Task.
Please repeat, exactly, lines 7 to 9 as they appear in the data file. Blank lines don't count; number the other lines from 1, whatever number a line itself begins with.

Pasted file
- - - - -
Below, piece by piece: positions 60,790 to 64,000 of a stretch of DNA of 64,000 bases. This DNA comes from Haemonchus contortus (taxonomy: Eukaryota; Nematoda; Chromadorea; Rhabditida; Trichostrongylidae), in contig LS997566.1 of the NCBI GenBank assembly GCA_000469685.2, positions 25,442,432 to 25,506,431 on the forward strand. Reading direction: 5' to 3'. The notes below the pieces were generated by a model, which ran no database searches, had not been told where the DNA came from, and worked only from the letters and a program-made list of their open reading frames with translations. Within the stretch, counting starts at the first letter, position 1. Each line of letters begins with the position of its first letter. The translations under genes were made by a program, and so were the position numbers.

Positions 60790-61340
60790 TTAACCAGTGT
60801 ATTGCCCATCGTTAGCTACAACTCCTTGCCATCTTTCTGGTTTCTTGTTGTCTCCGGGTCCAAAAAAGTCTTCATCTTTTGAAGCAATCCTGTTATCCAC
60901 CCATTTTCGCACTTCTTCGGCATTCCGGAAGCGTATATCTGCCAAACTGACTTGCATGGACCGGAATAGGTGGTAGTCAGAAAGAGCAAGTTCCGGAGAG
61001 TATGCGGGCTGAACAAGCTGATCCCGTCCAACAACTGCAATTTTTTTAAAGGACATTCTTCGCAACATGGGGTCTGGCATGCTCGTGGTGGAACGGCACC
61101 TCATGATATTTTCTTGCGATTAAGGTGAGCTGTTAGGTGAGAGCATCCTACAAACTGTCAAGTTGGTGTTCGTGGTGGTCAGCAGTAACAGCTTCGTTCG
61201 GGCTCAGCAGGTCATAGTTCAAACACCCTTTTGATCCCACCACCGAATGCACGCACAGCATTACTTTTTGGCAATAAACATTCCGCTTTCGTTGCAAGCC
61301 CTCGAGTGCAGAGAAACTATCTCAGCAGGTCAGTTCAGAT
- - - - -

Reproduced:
61101 TCATGATATTTTCTTGCGATTAAGGTGAGCTGTTAGGTGAGAGCATCCTACAAACTGTCAAGTTGGTGTTCGTGGTGGTCAGCAGTAACAGCTTCGTTCG
61201 GGCTCAGCAGGTCATAGTTCAAACACCCTTTTGATCCCACCACCGAATGCACGCACAGCATTACTTTTTGGCAATAAACATTCCGCTTTCGTTGCAAGCC
61301 CTCGAGTGCAGAGAAACTATCTCAGCAGGTCAGTTCAGAT